How to create serious fun

How to create serious fun

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Edward Wong
Lecturer Justin Wong (centre) and two of his students, Fu Lam-yu and Victor Wong, share their love of storytelling through comics at the Academy of Visual Arts in Baptist University. Photos: Edward Wong

A newspaper comic illustrator teaches students the art of commenting on society through humorous drawings, writes Mabel Sieh

A veteran creative media artist is hoping to revive the art of comics by teaching university students the skill.

Justin Wong Chiu-tat, a lecturer at Baptist University's Academy of Visual Arts, has been drawing daily comics for a newspaper since 2002. He shares his skills in the city's first university-level comic art course, which started in 2008.

'In the old days, students learned the trade through apprenticeship,' says Wong, 36, who trained in fine arts in Hong Kong and interactive digital media art in London.

'But now masters are rare, as the industry is shrinking. That means you have to teach yourself.'

Luckily for his students, they have someone to guide them.

The 13-week course covers the basic skills and language of comic art creation and production. About 20 students enrol each semester.

One of them, Fu Lam-yu, is a first-year English literature student. 'Taking the course has helped me to break some rules and look at things from different angles,' she says. 'It opens my mind to a lot of choices.'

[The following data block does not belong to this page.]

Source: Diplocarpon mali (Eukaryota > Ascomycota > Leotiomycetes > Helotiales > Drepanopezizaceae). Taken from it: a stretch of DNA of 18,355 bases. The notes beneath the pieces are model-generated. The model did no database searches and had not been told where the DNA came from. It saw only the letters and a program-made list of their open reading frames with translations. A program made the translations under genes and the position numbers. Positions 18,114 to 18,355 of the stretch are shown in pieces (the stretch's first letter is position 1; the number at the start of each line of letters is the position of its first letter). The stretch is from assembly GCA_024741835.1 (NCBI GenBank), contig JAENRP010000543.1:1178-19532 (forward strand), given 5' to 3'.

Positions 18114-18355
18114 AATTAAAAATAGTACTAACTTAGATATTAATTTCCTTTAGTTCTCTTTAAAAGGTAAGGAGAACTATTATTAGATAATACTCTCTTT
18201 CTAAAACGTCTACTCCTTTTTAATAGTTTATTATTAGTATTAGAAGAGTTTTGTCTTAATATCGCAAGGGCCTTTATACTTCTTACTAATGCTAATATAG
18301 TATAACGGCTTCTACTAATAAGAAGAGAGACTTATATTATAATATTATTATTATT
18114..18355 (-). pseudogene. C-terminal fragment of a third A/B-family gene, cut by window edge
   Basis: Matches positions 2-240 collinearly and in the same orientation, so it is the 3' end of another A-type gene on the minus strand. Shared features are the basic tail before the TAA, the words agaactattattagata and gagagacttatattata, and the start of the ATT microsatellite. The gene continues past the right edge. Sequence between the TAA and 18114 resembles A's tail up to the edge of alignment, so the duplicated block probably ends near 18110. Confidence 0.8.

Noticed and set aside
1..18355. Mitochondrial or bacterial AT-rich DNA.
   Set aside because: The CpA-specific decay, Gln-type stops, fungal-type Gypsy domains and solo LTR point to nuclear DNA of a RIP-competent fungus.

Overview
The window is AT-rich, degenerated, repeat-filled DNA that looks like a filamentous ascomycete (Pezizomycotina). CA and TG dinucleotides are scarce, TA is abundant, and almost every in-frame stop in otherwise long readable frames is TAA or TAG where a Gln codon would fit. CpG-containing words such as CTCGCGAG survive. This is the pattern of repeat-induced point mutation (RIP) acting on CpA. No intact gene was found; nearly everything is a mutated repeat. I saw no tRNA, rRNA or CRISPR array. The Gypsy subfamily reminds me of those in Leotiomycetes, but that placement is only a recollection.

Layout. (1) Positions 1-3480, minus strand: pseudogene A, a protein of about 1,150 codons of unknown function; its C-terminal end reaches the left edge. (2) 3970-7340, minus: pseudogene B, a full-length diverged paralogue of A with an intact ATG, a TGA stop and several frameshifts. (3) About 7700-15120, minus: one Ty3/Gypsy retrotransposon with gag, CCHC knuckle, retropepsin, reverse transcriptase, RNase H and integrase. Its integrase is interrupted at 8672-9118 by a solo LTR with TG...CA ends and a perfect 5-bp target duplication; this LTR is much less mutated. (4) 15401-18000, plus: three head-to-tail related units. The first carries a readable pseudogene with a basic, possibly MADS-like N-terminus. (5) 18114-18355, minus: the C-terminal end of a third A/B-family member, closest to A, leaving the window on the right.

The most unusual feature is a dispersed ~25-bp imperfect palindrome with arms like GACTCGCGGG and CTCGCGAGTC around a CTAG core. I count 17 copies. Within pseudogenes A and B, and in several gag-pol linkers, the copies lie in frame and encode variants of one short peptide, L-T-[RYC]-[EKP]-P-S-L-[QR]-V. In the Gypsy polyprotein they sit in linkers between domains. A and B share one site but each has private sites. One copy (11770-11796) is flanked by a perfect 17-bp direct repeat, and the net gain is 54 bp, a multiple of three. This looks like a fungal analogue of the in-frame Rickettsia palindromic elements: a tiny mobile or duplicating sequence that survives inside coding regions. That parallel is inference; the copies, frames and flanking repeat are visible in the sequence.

Victor Wong Siu-chuen, a second-year visual arts major, says: 'People may think it is rather easy to draw a four-frame comic, but it's very hard to express an idea in just a few frames.'


Victor Wong with his comics

He recently created a white mouse that ate poison and turned black. The story reflects the city's ever-changing, or what he calls 'messy', education policies and the drug-testing scheme in schools. 'Mice are like us - we have to survive in any kind of environment. I grew up in a local neighbourhood in Kowloon. I feel strongly that I am part of society and I have my opinions.'

Justin Wong says storytelling is at the heart of the art. 'It's about telling an interesting story rather than producing nice cartoons.'

He started out working on strips about educational topics. Later, he dwelt on political and social issues.

Like many art forms, comics reflect interesting stories about society. The well-established Old Master Q and Dragon Tiger Gate series and the more recent McMug all provide a window into local culture at a particular time.

Wong thinks the value of the art form is diminishing. The lack of training courses makes it difficult for comic artists to survive, he says.

But he is quite hopeful about the government's recent show of support for the creative industry. 'For artists to survive, government support is very important. But the most important thing is to have the determination and courage to develop it into a career,' he says.

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